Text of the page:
EECE 6010 Advanced Engineering Mathematics. 3 credits. Prerequisite: MATH 2451 or equivalent and proficiency in computer programming.
Linear algebra and matrix theory, ordinary differential equations, partial differential equations, and complex variables emphasizing both theoretical and numerical aspects as well as engineering applications.

OR

MEEN 6101 Advanced Engineering Analysis I. 3 credits. Matrices and linear algebra with applications. Tensor analysis and applications. Calculus of variation. Green’s function techniques. Complex variable theory and applications. Topics in ordinary and partial differential equations.

Required Dissertation [Research] (12 credits)
FI 15399 Doctoral Dissertation
BIEN 8999 Doctoral Dissertation
 

Elective Courses (18 total credits)
Medical College of Wisconsin Campus:

03240 Fourier Transforms
04201 Biostatistics II
04265 Nonparametric Statistics08263 Cardiovascular Physiology
08253 Advanced Renal Physiology
12206 Integrated Neuroscience
12211 Advanced Systems Neuroscience

Marquette University Campus:
BIOL 5703 Exercise Physiology
BIOL 8501 Cellular and Molecular Neuroscience
BIOL 8502 Systems Neuroscience
BIOL 8702 Systems Physiology
BIOL 8703 Advanced Physiology
BIEN 5510 Image Processing for the Biomedical Sciences
BIEN 6400* Biofluid Mechanics
BIEN 6410 Biological Mass Transfer
BIEN 6300 Advanced Topics in Biomedical Instrumentation
BIEN 6210 Advanced Biomedical Signal Processing
MSCS 5760 Time Series Analysis
MSCS 6040 Linear Algebra

 

Contact Information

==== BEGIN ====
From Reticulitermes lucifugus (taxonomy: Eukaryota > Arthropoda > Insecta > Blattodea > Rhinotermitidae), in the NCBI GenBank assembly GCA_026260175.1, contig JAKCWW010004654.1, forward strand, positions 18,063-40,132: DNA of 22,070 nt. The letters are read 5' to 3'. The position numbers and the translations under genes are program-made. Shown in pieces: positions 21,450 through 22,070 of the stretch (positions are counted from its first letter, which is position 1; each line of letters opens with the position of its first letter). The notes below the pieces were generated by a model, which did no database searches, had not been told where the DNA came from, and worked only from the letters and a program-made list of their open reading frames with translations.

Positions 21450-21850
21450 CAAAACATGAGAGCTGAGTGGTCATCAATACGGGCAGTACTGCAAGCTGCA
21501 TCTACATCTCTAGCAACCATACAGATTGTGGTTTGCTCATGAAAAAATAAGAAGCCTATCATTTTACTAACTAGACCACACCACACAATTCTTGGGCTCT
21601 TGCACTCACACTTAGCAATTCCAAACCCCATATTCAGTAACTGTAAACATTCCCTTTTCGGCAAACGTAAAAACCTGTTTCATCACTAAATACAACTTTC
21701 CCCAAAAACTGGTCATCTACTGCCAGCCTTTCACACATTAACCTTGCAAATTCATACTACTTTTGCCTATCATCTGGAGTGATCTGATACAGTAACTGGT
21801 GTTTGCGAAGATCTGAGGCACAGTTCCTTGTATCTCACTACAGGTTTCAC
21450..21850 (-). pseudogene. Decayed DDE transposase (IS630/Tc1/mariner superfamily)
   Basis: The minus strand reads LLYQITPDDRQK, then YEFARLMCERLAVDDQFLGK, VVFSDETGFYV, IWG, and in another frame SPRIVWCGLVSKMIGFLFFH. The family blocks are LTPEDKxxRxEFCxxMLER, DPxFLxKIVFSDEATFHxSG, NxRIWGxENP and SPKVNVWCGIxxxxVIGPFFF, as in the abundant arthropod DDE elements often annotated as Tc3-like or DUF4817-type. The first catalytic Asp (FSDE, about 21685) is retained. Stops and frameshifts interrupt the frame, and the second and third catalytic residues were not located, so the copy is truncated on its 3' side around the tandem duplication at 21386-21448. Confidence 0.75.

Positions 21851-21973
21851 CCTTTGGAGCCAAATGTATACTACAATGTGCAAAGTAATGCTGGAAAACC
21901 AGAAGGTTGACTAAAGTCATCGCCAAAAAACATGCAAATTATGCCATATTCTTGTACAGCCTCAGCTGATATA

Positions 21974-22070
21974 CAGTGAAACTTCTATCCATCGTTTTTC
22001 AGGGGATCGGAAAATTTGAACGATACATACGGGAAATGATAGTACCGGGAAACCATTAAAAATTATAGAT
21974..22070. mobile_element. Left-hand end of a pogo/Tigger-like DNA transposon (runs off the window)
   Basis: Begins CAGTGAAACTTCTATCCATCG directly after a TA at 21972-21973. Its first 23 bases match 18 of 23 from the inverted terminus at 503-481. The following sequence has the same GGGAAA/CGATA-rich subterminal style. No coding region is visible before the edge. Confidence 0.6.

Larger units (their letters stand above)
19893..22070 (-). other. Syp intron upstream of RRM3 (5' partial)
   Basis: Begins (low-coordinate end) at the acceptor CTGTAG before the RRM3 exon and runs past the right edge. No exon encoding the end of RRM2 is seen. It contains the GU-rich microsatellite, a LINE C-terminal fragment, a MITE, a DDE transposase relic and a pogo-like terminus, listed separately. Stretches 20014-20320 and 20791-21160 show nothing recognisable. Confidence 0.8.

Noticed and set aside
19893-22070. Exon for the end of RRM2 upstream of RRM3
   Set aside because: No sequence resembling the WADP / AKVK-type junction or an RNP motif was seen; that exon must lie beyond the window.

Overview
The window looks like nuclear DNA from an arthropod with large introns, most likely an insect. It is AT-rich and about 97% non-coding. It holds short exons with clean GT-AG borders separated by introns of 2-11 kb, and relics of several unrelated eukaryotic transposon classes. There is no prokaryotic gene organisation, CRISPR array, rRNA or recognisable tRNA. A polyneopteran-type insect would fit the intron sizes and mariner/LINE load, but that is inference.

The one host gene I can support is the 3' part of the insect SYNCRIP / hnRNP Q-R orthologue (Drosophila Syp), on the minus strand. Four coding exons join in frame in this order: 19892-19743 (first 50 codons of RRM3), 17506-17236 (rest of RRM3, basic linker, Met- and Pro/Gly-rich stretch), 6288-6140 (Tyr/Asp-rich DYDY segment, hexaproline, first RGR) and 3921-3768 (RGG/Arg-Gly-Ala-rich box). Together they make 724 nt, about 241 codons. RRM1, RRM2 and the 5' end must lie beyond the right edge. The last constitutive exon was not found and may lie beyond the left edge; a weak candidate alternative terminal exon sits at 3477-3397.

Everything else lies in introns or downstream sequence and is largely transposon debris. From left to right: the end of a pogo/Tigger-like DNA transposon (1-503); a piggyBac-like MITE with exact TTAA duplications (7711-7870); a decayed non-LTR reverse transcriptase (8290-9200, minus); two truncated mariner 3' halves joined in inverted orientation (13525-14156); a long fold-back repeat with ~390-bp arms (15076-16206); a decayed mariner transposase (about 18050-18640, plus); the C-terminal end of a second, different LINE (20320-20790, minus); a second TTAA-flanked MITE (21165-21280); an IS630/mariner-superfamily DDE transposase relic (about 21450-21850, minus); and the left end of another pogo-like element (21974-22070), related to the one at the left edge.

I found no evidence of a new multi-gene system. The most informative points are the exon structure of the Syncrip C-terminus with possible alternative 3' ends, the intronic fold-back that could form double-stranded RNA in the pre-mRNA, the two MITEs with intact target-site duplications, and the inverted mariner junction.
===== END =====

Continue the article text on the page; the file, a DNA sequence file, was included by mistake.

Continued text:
Graduate School of
Biomedical Sciences
8701 Watertown Plank Rd.
Milwaukee, WI 53226

Phone: 414-955-8218
Fax: 414-955-6555
gradschool@mcw.edu

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MCW Imaging News

Congratulations to the Class of 2012

The 99th annual commencement took place on May 18 at the Milwaukee Theatre, at which the Medical College of Wisconsin and its Graduate School of Biomedical Sciences awarded 202 MD, 38 PhD, 27 MS, 4 MA, and 18 Master of Public Health degrees, as well as bestowed numerous honors.

Students seasoned for science

A record number of students participated this year in the Medical College’s Medical Student Summer Research Program, which pairs first- and second-year students with a faculty mentor for a laboratory-based research experience. The program gives future doctors perspective on how new discoveries are translated into the tools and treatments of tomorrow.

Brain's functional connections hold insight

Born more than 15 years ago at the Medical College, functional connectivity MRI measures the strength of the connection between two functionally related regions in the brain while the body is at rest. Alumni Dr. Bharat Biswal, who helped develop the science, and Dr. Christopher Pawela, who furthered the work, are advancing national interest in the technique and beginning to tap the vast potential of the technology for diagnosis and evaluation of disease.

Dean embraces role at alma mater

Dr. Joseph E. Kerschner recently became the third alumnus of the medical school to be named its Dean and the first in history with a Medical College of Wisconsin diploma. In a new interview, he discusses his path to this leadership role, his ideas and motivations, and his thoughts on alumni engagement.